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Videogames can help kids develop empathy and respect for others

Videogames can help kids develop empathy and respect for others

Many parents worry that videogames will desensitize their children to violence and thus stunt their emotional growth. While it’s true that some games have violent components, this line of thought doesn’t capture the whole picture. Depending on game-specific characteristics such as design and narrative choices, along with the way in which children conceptualize and play videogames, they can actually help kids become more empathetic and respectful of others and their differences.

But let’s back up for a moment; why is it important for kids to develop empathy in the first place? According to UC Berkeley’s Greater Good Science Center, emotion researchers have defined empathy in two parts: the ability to sense and identify another person’s emotions, and the ability to imagine what another person is thinking and feeling. This kind of emotional competence is invaluable to children as they’re growing and learning to cultivate interpersonal skills, maintain healthy relationships, and begin to establish a personal identity and sense of self.

Furthermore, studies by Daniel Batson and Nancy Eisenberg have demonstrated that people with high levels of empathy are more likely to help those in need, even if it offers no benefit to them personally. Empathy has also been proven to reduce instances of prejudice, racism, and inequality by pushing people to identify with those who are not in their “in-group.” In a study by Mary Gordon’s Roots of Empathy program, it was found that empathy reduces bullying and aggression, making kids kinder and more inclusive of their peers.

What’s more, the advantages of acquiring empathy at a young age do not stop in childhood; researchers at Duke and Penn State Universities followed a group of people for 20 years, starting in kindergarten. At the end of their study, they concluded that people who displayed empathetic traits such as a willingness to share and help others in kindergarten were more likely to graduate high school and to be employed full-time. Thus, there is a clear link between promoting empathetic behaviors to children and them obtaining material success further along in life.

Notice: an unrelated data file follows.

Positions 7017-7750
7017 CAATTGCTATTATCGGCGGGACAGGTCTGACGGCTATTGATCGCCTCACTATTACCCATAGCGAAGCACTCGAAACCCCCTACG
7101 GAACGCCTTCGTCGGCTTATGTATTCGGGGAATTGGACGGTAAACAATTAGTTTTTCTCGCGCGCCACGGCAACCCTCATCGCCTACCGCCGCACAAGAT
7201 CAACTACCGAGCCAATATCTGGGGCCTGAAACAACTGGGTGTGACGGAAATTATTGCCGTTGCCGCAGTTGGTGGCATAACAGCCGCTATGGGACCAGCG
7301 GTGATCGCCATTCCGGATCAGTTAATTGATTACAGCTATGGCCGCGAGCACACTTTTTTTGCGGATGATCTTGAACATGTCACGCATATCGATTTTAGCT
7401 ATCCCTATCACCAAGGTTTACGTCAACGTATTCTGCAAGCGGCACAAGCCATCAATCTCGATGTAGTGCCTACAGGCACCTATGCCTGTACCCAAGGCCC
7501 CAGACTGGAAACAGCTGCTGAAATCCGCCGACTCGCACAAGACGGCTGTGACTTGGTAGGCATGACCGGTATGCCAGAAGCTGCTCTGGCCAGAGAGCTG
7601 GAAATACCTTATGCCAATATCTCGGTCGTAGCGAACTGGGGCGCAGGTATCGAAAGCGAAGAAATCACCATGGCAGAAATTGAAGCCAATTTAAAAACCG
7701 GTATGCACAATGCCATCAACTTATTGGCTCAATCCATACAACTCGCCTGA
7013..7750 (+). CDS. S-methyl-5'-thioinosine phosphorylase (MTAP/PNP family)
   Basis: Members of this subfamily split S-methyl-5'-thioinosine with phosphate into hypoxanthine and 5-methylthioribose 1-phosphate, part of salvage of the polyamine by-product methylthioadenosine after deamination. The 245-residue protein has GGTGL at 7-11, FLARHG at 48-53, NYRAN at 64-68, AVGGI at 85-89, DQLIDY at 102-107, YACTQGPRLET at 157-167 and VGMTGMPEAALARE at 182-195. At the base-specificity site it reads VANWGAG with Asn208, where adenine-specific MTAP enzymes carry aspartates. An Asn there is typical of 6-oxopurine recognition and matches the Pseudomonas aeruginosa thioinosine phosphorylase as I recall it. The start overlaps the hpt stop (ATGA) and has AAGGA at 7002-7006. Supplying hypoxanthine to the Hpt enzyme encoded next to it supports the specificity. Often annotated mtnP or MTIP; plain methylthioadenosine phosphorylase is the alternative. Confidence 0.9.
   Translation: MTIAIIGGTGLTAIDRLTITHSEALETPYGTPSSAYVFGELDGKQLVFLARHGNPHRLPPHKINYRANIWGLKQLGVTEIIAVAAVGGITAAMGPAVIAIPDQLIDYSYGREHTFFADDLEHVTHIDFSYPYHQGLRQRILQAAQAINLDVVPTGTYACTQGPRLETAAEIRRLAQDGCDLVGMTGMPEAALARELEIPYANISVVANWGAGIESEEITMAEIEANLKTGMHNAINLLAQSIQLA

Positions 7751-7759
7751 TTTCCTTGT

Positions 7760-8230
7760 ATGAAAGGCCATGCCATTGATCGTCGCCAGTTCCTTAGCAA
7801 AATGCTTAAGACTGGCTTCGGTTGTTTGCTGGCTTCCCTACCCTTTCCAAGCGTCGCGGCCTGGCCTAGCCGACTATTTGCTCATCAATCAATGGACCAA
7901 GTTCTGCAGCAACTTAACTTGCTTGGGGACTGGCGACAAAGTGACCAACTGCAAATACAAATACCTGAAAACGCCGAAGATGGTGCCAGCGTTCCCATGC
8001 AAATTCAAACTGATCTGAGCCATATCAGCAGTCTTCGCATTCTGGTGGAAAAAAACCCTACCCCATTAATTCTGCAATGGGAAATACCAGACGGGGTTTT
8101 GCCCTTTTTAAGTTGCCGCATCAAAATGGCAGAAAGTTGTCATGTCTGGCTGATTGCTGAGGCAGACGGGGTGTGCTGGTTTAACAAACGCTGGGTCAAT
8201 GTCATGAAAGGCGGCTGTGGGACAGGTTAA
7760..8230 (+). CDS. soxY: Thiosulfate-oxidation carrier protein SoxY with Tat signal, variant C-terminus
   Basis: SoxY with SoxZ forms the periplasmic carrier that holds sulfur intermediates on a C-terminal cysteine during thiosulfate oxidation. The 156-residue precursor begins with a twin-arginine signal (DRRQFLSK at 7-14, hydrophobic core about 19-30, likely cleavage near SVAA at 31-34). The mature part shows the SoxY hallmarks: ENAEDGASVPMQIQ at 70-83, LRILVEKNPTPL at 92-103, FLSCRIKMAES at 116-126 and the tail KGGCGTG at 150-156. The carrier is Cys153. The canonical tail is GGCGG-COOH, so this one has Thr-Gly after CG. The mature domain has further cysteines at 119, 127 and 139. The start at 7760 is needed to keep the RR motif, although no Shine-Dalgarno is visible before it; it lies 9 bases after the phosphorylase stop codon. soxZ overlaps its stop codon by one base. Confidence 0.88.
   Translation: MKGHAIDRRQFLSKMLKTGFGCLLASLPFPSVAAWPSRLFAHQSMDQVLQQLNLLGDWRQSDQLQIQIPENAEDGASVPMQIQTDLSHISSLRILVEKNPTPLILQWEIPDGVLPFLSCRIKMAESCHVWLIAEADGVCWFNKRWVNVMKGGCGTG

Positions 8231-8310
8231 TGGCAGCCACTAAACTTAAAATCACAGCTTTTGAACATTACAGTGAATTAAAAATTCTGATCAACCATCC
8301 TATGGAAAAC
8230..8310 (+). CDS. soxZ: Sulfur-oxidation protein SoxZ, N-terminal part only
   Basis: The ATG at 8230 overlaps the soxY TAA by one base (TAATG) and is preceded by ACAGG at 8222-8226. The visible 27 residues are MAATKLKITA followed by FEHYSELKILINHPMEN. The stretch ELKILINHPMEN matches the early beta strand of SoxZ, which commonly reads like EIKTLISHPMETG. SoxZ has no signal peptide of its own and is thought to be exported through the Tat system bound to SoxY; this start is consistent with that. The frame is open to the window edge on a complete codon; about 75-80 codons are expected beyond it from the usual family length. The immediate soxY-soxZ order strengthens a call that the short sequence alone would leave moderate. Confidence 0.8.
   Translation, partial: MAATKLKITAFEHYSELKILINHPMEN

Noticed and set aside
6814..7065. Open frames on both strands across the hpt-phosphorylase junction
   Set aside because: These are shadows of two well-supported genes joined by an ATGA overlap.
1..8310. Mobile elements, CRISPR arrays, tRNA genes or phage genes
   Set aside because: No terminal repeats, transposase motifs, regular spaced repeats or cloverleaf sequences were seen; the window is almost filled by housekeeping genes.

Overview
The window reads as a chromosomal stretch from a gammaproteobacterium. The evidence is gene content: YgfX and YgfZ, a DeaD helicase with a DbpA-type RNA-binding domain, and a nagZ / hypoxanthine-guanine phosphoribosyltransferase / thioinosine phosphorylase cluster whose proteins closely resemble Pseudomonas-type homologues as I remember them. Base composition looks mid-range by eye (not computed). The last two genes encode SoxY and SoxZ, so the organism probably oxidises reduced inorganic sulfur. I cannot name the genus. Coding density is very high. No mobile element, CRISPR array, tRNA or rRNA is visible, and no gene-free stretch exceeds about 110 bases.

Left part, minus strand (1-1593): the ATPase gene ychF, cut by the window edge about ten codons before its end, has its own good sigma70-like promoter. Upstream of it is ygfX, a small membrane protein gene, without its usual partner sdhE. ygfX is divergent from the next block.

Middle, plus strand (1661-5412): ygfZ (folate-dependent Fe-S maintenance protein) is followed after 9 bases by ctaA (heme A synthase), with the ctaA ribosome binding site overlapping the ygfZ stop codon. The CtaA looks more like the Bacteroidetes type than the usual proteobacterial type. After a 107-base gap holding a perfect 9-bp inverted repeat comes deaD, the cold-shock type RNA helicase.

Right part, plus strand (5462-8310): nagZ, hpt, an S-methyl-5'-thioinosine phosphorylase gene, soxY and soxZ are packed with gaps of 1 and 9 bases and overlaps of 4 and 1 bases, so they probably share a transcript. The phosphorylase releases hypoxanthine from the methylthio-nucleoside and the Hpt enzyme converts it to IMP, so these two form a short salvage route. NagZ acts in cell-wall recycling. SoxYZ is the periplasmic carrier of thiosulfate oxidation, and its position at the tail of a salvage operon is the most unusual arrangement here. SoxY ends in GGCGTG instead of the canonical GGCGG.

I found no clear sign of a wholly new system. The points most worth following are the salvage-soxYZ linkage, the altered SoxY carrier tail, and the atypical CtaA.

So now that we’ve established that empathy is important, how does it connect to videogames? To begin with the most straightforward example, consider a videogame genre called Role-Playing Games (RPGs). These games allow the player to assume the identity of a fictional character, whether that’s a specific character or an avatar the player creates themselves and customizes to their liking. Many games in this genre also give the player the opportunity to make choices, some of which may involve moral decisions which can affect the outcome of the game and the identity and character of the protagonist.

According to a study published by the American Journal of Clinical Hypnosis in which researchers studied people who regularly play sci-fi and fantasy RPGs, “Fantasy role-players report experiencing higher levels of empathic involvement with others.” It’s not difficult to see why. RPGs require the player to put themselves in someone else’s shoes, otherwise known as perspective-taking. They must think through actions and make decisions that may have drastic consequences for both themselves and other characters. In fact, players are often given the power to assist and be kind or ignore and be rude to Non-Playable Characters (NPCs), thus establishing a heroic or malevolent reputation for their protagonist. Through this type of game, kids can safely “try out” certain patterns of behavior, make mistakes, and ultimately learn how their actions end up affecting others.